More than 200 students and others showed up to debate the film with me last night at the swank new theater on the Syracuse campus.
After an afternoon talking to a class of documentary filmmakers about the challenges of making this, my first film, I expected the evening to be fiery.
And fiery it was. Members of the Muslim Students Association, who incidentally did not co-sponsor my visit to this campus showed up including a young African American Muslim man who made the comment above. He was quiet clear about how the Quran explicitly condemns homosexuality and we engaged in a compelling back and forth. A young Arab student who agreed with some of the principles of the film was extremely disturbed by the scene that depicts Mazen belly-dancing in Paris. (This is not the first time an Arab audience member has raised that concern).
A great deal of discussion ensued about 'hudud' (simply, boundaries) in Islam, about the different 'Madhabs' (schools of thought) and about the validity of a discussion on homosexuality taking place at all in these times of Islamophobia.
The young MSA students continued talking to me after and yes, it was a civil debate.
However an older Egyptian 'hijabi' woman and her husband intervened and said:
"You should give him (that would be me) a Break! Its Ramadan!"
They got drawn into the discussion as well-they live in the neighbourhood and did not hear about the film from the MSA but through 'American' friends. They came and they appreciated it tremendously, and disagreed as well. This couple in their fourties are one of many who were questioned (unfairly) by the FBI in the aftermath of September 11. Interestingly my discussion with the older lady moved into the idea of men and women being separated (with a separate section for women) in the mosques. This is a debate she is having with her husband. She believes there should not be a separate section for women. Her husband disagrees. I urged them to contact my Muslimah Love Jihadi friend, Asra Nomani who has written urgently and articulately about that very subject.
What an amazing night! As the Muslims debated furiously, some of the "Americans" watched in fascination and many pointed out similarities with the Christian Church!
And yes we even managed to discuss Sarah Palin and Obama ; )
More soon as I head to Seattle!
And here is an email from Thomas who also just saw the film:
I just returned home from watching A Jihad For Love.
I would like to take the time to thank you for your effort and determination in making this movie! It is extremely important. I was touched by what one of the ladies at the counselor workshop said, about the duty of every person to educate themselves and learn about their spiritual believes. This is so true for every religion, not just Islam!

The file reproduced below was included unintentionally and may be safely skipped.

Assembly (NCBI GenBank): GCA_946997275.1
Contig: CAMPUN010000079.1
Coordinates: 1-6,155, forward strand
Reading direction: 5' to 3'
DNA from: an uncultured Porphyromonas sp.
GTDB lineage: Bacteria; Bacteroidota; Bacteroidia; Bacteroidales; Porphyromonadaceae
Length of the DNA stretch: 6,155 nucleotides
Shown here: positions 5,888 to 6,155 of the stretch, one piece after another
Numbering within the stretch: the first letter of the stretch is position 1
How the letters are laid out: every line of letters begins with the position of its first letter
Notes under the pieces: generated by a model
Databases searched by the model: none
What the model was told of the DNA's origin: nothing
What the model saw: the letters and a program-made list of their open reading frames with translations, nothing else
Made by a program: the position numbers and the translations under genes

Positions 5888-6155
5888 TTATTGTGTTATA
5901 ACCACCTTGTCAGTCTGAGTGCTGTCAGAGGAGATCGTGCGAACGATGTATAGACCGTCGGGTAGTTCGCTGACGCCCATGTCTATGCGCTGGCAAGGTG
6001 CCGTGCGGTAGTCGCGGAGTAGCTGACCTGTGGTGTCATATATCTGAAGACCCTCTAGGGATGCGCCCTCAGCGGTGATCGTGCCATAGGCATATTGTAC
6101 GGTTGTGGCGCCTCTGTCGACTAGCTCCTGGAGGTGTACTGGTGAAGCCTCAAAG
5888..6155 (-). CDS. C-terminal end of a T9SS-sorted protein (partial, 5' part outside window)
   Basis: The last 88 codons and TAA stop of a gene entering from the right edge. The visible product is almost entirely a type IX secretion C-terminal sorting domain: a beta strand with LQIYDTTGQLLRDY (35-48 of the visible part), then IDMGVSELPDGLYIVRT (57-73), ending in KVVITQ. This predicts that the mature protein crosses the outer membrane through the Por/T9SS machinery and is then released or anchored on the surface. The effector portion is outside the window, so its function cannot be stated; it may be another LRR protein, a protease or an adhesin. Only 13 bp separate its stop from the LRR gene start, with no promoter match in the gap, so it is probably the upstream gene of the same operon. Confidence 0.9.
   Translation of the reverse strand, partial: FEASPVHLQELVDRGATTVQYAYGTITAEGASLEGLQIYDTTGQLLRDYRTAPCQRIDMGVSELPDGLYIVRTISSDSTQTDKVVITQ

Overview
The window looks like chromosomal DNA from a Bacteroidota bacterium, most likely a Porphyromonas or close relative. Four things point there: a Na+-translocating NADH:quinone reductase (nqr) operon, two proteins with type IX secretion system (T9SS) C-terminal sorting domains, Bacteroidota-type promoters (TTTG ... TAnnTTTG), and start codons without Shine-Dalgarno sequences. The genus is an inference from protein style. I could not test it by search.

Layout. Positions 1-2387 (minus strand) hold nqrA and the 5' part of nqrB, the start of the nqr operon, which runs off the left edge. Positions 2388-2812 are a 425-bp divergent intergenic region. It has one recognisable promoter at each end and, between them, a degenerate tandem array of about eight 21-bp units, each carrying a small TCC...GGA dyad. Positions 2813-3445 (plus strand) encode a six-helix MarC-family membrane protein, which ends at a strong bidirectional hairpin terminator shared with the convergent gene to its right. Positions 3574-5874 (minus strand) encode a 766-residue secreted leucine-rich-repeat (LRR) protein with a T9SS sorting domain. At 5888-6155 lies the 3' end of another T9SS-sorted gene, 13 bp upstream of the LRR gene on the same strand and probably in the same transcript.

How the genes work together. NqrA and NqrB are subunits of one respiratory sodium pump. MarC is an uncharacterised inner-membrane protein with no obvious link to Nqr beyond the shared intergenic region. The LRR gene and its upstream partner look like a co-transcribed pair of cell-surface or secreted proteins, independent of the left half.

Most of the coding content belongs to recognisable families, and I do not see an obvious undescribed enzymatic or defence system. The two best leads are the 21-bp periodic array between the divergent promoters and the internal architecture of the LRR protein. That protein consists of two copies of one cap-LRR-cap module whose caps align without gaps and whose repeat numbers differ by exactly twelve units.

Also, I would like to mention a thought, in the hope it might help you or any of the people you're in contact with: I find, that Allah, God, Jehova, the Universe - no matter how you call it - does not work by super-natural actions. Rather, divine intervention is always (at least in my experience) implemented by a human. I find we are equipped with our talents (and homo-sexuality, I feel is a special talent in this context) and placed in the environment we find ourselves, because there is divine intervention necessary. We are the change-agents that cause the change to the status quo. Some of us find ourselves in a very difficult, and dangerous position. I see that as an indication, that we are special, as we have to endure suffering to cause positive change. The lady in Saudi Arabia, who was raped on the beach, and then sentenced to lashes, is another example. Through her suffering, the rest of the world has learned about the grim legal situation in this country. Through her change has been initated - not yet completed, but started. I have a credo, that is helping me make it through difficult times:
It is not so important what happens TO me;
What matters is, what happens THROUGH me!
I am the tool of the Universe, through which the devlopment of this creation is continued... It doesn't matter what religious background one comes from. The essence of all religions is the same: love, respect of god's creation, of which all of us are part of.
Like one of the girls in Turkey said: God made us the way we are. I am sure, he wants us that way. He knows what he is doing. Just because I may not understand the reason, doesn't mean he didn't have one...
There is one more thing I would like to mention, in regards of the scholar in South Afrika, who said that one con not make an interpretation of the Qu'ran. Our langugae does not allow us to explain spiritual ideas and concepts clearly. We need to use analgoies, pictures, models. Any explanantion of a spiritual model is an interpretation. Just because that interpretation is centuries old, doesn't make it not be an interpretation. I find, it is time for us to follow the lead of the lady in South Afrika, and think for ourselves about what was meant with what is written in various spiritual texts. And it is time, that outdated, obviously human, non-divine content is slowly removed from our interpretations.
Again, thank your for your work! It is very important what you are doing - Allah depends on you to help break through the petrified misinterpretations, and bring the message to this world. All my best and much success!